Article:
A Google search for the top things to do in a city will serve up a new results page with the main points of interest lining horizontally on the top. Followed by the usual knowladge graph with listings from TripAdvisor, Lonely Planet and the likes - if you ever get to click on their results, that is.
If you click on the images to find out more about one of the top attractions, Google leads you to a new search results page, which keeps the points of interest thumbnail band unchanged.
The search results will display first Wikipedia’s page about that specific attraction on the left, followed by the official site of the venue (if any), then other related sites. At the right, the picture of the venue, in thumbnail, near a thumbnail version of its location in the city on a Google map. Under these, a snippet from (again) Wikipedia’s description, followed by address, function, and a link to Google Local reviews.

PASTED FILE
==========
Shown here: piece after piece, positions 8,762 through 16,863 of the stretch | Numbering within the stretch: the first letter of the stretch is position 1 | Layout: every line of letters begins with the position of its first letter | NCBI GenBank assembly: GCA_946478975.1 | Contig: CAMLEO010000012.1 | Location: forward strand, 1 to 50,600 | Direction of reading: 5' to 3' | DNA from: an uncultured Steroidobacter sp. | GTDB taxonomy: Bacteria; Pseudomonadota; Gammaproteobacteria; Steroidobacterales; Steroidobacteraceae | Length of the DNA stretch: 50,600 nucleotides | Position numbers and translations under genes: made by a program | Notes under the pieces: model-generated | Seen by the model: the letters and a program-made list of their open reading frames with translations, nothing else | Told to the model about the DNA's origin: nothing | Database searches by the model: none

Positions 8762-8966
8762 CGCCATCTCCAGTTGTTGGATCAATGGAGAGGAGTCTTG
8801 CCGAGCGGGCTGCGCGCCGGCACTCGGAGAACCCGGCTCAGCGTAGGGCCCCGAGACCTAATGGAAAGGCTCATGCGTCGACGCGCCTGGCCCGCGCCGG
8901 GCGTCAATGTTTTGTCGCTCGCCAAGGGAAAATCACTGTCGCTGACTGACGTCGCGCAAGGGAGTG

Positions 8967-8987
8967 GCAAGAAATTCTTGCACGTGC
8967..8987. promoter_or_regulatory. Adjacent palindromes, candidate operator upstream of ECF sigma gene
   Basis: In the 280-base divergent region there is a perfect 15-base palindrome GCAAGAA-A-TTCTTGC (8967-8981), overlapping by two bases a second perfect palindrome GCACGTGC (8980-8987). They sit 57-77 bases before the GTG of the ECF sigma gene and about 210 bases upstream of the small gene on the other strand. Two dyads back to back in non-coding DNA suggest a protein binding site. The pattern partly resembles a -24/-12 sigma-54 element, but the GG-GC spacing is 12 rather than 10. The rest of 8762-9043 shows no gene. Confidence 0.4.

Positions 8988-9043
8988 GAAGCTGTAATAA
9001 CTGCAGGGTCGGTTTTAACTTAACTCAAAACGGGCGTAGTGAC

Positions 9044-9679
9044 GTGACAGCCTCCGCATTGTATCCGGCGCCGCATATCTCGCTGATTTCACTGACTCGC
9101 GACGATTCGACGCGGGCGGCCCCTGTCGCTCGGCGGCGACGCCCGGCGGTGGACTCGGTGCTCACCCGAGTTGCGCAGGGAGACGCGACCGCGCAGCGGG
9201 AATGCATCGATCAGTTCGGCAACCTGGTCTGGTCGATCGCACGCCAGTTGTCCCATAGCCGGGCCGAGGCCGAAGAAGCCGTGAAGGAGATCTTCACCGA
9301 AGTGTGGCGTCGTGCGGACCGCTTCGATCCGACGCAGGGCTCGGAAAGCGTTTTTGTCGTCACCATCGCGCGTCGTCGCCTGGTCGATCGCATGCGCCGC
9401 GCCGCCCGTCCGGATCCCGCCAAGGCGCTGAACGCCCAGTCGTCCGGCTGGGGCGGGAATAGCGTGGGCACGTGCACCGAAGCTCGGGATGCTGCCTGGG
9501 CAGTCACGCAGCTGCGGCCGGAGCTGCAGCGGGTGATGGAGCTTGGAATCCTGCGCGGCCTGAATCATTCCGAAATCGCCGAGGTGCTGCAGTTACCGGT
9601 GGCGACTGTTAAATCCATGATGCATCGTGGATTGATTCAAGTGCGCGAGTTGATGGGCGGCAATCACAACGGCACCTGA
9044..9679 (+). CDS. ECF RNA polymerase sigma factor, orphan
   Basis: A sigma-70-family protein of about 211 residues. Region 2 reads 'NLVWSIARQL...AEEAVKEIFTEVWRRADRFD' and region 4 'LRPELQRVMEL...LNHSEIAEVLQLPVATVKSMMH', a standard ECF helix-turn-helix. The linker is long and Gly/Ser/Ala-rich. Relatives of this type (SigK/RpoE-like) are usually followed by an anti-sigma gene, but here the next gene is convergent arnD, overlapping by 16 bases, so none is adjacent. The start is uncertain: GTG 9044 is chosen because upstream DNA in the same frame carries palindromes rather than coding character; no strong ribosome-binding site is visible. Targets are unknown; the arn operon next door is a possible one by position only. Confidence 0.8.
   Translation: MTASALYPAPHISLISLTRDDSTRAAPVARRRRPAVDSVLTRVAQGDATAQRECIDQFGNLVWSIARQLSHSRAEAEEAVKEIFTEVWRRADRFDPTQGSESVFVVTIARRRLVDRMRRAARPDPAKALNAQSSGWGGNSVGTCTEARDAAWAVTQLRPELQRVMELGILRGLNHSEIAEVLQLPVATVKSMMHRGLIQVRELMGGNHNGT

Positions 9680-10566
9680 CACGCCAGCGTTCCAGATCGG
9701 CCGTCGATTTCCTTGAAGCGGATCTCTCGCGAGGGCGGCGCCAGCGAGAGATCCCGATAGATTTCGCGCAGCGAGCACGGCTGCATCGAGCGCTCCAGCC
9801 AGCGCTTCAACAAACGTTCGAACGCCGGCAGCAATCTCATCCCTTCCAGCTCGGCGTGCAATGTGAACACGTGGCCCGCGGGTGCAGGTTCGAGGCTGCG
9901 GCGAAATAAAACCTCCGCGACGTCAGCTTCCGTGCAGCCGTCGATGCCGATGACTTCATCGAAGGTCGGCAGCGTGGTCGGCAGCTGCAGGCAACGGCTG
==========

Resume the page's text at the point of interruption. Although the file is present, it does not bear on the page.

As a site owner, you will see a significant decrease in hits, and all that content you worked so hard to put together, to present comprehensively to your target audiences, is rendered useless. Ask yourself this: why would any user scroll vertically to find your site, when all the top attractions are presented one click away, with beautiful imagery? Every image in the points of interest bar is a search button itself. It takes you to more Google search results, not to an official site presenting the venue. What, in theory, enhances Google searchers’ experience, is designed to kill competition, to eliminate travel guides one by one. Google has been eyeballing the travel industry for so long now – it was just a matter of time.
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